The latest statistics show that in 2006, of all new directors appointed to top 100 companies, 70 per cent were already on the boards of top-100 companies. For 2005, the figure was 63.4 per cent. Council of Superannuation Investors (ACSI) research shows that in 2004, only 27 per cent of new top-100 company directs were already on top-100 company boards.
More tellingly, it shows the paucity of women on these boards – and that those women who are there are more likely than men to hold two or more seats. No prizes for guessing really. The women who distinguish themselves by adopting and adhering to the male corporate ethos will be noted as “okay”. They will not rock the boat, or make the lives of their fellow board members uncomfortable. Not for them “running a feminist line” or raising women’s issues. After all, what do women’s issues have to do with corporations and their boards?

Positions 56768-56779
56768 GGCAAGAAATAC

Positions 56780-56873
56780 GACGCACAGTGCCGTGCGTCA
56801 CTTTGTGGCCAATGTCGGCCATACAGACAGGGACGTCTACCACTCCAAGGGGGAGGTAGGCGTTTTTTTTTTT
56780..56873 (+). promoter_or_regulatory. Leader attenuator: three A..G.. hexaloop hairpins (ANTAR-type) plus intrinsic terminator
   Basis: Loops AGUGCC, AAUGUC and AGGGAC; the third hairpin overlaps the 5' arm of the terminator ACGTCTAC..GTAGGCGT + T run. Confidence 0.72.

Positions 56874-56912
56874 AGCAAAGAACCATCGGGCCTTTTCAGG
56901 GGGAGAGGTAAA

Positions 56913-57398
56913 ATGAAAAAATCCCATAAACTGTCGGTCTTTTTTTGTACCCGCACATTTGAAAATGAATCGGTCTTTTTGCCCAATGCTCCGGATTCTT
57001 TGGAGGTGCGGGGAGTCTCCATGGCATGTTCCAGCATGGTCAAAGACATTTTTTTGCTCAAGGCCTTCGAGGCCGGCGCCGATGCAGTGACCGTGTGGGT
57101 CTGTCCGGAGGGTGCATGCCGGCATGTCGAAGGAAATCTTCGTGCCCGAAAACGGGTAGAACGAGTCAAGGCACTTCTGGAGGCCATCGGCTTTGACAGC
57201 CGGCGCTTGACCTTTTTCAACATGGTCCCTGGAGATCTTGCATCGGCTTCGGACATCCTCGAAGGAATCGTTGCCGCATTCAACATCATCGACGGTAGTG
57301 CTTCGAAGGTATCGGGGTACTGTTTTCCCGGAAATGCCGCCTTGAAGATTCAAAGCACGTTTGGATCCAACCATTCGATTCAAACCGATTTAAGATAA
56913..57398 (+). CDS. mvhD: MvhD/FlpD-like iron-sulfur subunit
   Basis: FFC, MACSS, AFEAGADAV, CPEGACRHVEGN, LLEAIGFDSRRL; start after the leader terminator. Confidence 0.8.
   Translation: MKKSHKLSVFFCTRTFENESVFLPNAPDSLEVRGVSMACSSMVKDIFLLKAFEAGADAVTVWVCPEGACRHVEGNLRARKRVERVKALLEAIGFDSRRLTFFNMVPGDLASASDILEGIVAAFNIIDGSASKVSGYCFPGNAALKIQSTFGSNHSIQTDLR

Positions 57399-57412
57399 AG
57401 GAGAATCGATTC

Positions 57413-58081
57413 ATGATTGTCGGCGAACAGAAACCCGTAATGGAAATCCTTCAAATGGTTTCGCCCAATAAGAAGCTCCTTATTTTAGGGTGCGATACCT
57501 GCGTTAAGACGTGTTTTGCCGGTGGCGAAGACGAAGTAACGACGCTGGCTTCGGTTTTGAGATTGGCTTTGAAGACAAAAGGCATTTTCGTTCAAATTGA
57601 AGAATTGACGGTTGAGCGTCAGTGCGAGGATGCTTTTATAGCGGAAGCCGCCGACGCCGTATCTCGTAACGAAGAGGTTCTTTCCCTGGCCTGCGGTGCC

Why should corporate board members have to waste their time listening to matters that are outside their ken and, hence, have no relevance to members, boards, or corporations? Perhaps the proof is in the telling of the women who make it to one board – and never fulfill the ACSI norm of surpassing their male counterparts by becoming even more likely than they to hold multiple board appointments.
I recall running into one such woman in the airport at Melbourne. She had been appointed to the board of one of the “big” banks in the 1980s. This being the 1980s, she was still there – though in the last months of her first, and as it proved only, term.